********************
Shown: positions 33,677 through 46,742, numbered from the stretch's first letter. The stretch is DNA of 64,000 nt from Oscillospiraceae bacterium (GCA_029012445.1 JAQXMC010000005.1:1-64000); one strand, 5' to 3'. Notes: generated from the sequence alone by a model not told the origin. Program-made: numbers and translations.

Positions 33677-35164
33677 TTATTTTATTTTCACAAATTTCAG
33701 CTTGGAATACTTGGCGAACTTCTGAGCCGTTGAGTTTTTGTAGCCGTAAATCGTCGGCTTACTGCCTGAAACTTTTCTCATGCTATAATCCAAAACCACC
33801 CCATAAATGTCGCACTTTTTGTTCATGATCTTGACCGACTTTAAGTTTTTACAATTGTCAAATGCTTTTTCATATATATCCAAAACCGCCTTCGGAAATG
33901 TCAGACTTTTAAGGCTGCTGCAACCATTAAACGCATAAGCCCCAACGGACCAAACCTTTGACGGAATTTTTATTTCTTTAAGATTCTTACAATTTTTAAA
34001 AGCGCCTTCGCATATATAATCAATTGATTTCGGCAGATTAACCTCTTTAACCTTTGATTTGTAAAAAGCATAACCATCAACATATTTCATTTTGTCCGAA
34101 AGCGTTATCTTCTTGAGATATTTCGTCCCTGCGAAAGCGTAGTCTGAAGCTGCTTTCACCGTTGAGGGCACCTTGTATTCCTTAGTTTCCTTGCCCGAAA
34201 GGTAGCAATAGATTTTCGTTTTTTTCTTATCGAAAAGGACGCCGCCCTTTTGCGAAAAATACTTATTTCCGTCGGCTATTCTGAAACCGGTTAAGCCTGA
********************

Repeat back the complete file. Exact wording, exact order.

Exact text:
Shown: positions 33,677 through 46,742, numbered from the stretch's first letter. The stretch is DNA of 64,000 nt from Oscillospiraceae bacterium (GCA_029012445.1 JAQXMC010000005.1:1-64000); one strand, 5' to 3'. Notes: generated from the sequence alone by a model not told the origin. Program-made: numbers and translations.

Positions 33677-35164
33677 TTATTTTATTTTCACAAATTTCAG
33701 CTTGGAATACTTGGCGAACTTCTGAGCCGTTGAGTTTTTGTAGCCGTAAATCGTCGGCTTACTGCCTGAAACTTTTCTCATGCTATAATCCAAAACCACC
33801 CCATAAATGTCGCACTTTTTGTTCATGATCTTGACCGACTTTAAGTTTTTACAATTGTCAAATGCTTTTTCATATATATCCAAAACCGCCTTCGGAAATG
33901 TCAGACTTTTAAGGCTGCTGCAACCATTAAACGCATAAGCCCCAACGGACCAAACCTTTGACGGAATTTTTATTTCTTTAAGATTCTTACAATTTTTAAA
34001 AGCGCCTTCGCATATATAATCAATTGATTTCGGCAGATTAACCTCTTTAACCTTTGATTTGTAAAAAGCATAACCATCAACATATTTCATTTTGTCCGAA
34101 AGCGTTATCTTCTTGAGATATTTCGTCCCTGCGAAAGCGTAGTCTGAAGCTGCTTTCACCGTTGAGGGCACCTTGTATTCCTTAGTTTCCTTGCCCGAAA
34201 GGTAGCAATAGATTTTCGTTTTTTTCTTATCGAAAAGGACGCCGCCCTTTTGCGAAAAATACTTATTTCCGTCGGCTATTCTGAAACCGGTTAAGCCTGA